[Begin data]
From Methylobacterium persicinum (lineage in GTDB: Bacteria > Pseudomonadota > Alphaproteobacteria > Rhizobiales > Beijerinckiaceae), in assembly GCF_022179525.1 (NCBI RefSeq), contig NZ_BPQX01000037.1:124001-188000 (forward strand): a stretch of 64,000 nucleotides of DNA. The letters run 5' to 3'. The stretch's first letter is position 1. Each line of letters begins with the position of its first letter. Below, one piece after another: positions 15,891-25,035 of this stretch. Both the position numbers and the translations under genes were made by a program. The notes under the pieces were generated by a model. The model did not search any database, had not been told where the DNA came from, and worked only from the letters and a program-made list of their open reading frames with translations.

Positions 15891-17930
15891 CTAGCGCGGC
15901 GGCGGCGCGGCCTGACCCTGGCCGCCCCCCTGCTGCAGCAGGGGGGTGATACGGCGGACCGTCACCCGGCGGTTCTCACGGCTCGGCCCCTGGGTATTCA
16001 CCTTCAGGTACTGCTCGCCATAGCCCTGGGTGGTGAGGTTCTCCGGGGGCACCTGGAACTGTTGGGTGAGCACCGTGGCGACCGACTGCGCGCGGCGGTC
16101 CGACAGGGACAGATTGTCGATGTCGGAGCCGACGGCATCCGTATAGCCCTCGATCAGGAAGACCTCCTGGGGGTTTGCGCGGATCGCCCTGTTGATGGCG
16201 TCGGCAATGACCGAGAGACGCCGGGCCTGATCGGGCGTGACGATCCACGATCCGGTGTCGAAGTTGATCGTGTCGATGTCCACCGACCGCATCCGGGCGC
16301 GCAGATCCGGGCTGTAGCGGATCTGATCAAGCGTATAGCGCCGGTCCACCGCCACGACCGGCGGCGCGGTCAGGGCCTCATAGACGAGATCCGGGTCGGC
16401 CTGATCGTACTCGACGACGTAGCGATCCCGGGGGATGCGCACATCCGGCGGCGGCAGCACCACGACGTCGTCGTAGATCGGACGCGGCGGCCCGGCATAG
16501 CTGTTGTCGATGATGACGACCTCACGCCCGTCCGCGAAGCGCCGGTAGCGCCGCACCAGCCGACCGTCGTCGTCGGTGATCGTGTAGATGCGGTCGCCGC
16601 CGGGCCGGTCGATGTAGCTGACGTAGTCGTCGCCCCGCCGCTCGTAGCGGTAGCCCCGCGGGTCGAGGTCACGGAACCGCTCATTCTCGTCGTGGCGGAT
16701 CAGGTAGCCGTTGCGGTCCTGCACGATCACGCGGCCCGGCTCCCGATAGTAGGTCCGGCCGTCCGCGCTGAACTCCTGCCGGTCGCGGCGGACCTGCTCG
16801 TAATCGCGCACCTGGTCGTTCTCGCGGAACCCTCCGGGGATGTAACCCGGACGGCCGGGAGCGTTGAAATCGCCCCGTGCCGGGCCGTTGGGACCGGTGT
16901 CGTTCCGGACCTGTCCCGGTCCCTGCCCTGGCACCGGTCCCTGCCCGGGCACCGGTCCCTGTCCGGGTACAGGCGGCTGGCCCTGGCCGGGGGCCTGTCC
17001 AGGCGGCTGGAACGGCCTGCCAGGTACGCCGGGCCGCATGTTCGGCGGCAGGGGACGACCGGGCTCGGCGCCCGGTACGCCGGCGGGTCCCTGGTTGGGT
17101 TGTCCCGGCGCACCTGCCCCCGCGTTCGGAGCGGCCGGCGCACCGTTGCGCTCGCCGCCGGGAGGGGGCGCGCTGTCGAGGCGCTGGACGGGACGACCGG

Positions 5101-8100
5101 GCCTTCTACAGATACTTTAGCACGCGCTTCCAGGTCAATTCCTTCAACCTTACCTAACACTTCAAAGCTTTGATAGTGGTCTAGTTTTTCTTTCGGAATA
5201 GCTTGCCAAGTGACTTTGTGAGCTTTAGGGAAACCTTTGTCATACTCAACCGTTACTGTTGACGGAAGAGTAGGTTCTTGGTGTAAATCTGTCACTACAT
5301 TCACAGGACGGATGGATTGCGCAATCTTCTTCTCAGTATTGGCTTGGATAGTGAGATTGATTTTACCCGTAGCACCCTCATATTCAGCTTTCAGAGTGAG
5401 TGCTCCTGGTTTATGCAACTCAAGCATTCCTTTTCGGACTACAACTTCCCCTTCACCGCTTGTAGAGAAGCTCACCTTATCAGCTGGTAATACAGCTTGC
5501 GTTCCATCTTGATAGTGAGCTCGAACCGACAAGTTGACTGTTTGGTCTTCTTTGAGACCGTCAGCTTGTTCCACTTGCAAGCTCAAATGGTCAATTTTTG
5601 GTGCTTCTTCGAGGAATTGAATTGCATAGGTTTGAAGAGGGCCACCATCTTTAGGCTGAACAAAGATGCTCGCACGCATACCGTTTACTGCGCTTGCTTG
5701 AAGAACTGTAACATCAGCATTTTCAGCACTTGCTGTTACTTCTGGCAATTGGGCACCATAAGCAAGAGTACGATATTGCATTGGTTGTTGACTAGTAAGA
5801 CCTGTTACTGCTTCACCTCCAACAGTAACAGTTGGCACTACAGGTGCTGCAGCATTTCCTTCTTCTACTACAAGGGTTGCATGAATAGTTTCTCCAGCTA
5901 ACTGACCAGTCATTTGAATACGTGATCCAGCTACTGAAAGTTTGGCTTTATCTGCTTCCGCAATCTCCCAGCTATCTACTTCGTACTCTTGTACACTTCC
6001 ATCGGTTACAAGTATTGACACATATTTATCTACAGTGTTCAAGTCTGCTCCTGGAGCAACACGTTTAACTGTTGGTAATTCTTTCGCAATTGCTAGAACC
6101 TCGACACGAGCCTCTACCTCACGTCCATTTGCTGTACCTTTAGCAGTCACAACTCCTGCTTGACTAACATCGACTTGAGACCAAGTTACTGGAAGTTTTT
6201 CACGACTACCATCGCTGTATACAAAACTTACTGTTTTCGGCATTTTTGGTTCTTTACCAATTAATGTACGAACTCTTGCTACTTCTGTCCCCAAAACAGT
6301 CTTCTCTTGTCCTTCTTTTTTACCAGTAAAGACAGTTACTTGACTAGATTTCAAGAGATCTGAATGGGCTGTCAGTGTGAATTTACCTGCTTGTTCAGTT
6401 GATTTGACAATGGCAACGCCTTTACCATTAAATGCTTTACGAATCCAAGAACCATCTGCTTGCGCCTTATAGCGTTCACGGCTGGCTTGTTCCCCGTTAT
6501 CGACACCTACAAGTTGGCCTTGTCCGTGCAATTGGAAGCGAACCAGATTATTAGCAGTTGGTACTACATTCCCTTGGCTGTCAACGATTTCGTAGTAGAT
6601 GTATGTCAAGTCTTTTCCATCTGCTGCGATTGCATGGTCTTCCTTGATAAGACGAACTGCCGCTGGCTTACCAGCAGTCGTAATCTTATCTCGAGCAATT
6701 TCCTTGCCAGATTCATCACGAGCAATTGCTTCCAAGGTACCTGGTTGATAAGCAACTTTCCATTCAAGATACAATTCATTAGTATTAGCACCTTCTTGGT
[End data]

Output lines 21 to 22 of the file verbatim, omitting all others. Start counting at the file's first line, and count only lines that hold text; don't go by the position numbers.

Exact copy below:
5401 TGCTCCTGGTTTATGCAACTCAAGCATTCCTTTTCGGACTACAACTTCCCCTTCACCGCTTGTAGAGAAGCTCACCTTATCAGCTGGTAATACAGCTTGC
5501 GTTCCATCTTGATAGTGAGCTCGAACCGACAAGTTGACTGTTTGGTCTTCTTTGAGACCGTCAGCTTGTTCCACTTGCAAGCTCAAATGGTCAATTTTTG